To test out the performance of the type of applications I’m interested in profiling, I ran Thierry Berger-Perrin’s sphereflake app through a variety of profilers on my E8400. sphereflake was built for a single thread so Shiny would run, while my profiler (and everyone else) was running in multi-threaded mode. The only difference in the general case between single and multi-threading mode in my profiler is whether the pointer to the local state is a) static, or b) a thread-local static. The overhead from tls handling is non-applicable, so it can be run in multi-threading mode at all times without worry.
Non-instrumented run time for sphereflake is about 3 seconds on my E8400, and the functions I profile result in around 10 million calls during that period. The breakdown of performance by profiler:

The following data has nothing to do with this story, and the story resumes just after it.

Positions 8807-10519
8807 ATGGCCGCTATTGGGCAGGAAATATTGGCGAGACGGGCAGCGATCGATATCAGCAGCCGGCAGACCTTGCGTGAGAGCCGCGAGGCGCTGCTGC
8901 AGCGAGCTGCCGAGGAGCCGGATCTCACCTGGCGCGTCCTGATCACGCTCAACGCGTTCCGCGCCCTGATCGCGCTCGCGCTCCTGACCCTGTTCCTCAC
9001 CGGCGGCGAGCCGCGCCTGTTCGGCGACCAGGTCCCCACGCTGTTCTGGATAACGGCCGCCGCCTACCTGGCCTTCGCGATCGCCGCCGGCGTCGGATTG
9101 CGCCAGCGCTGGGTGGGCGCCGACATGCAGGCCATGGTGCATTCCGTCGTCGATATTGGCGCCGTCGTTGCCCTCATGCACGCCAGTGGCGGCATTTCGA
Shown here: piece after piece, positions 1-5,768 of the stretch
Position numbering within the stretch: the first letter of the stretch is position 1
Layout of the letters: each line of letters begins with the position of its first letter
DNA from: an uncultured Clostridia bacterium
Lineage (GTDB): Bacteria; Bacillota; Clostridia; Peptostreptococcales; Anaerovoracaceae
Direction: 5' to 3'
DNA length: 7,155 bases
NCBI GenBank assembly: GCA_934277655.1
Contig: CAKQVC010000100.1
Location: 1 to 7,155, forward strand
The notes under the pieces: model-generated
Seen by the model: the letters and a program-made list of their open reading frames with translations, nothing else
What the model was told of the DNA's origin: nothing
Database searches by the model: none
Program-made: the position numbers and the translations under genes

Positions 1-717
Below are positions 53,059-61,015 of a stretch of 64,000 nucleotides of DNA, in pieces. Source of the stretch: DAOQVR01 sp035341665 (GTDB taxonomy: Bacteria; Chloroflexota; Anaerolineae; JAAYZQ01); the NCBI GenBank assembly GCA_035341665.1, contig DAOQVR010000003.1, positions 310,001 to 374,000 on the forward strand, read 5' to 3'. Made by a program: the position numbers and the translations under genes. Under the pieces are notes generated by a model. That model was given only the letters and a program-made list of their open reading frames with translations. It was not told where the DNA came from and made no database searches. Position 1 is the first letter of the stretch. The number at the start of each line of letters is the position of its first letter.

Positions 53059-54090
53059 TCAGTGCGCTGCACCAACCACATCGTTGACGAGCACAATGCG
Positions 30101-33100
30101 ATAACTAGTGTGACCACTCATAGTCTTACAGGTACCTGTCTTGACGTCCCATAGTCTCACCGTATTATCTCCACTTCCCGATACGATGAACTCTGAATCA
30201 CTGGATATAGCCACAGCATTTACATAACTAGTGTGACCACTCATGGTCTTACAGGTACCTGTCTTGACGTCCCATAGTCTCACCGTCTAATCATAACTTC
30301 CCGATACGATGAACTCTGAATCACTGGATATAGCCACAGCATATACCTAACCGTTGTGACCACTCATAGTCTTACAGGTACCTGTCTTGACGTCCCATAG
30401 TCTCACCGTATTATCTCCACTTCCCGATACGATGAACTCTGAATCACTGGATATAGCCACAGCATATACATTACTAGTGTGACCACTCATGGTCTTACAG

- My profiler is 1.09x slower than baseline.
- Sleepy (the sampling profiler) is inexplicably is 1.19x slower. Sleepy itself didn’t seem to use any CPU time, so I can only guess that something it did with the system was affecting context switches or whatnot.
- Shiny, switched to use rdtsc as it’s timing mechanism, is 1.27x slower.
- GlowCode was unable to profile all of the functions needed regardless of how many optimizations I tried to turn off, hence the ¹. I eventually got it up to around 4.5 million calls, at which point it was slowing the program down by 1.89x. Not too impressive for the “WORLD’S FASTEST PROFILER!”.
- Shiny, using QueryPerformanceCounter, is 1.95x slower. This is why QPC is bad for high volume profiling, the latency adds up fast.
- Visual Studio 2005′s “Profile Guided Optimization” (not pictured) not only ran 4.75x slower than baseline during profiling, but after it “optimized” the app from the profile data, the app ran slower!
So that’s how to do high performance profiling! Even with Tribes generating 480+ million calls during a 2 ½ minute timedemo of a 25 minute map, it still runs at 300fps+ and accurately reports what is using time where. (No, it’s not OpenGL::setupBitmapTexCoords. BAD VTune!)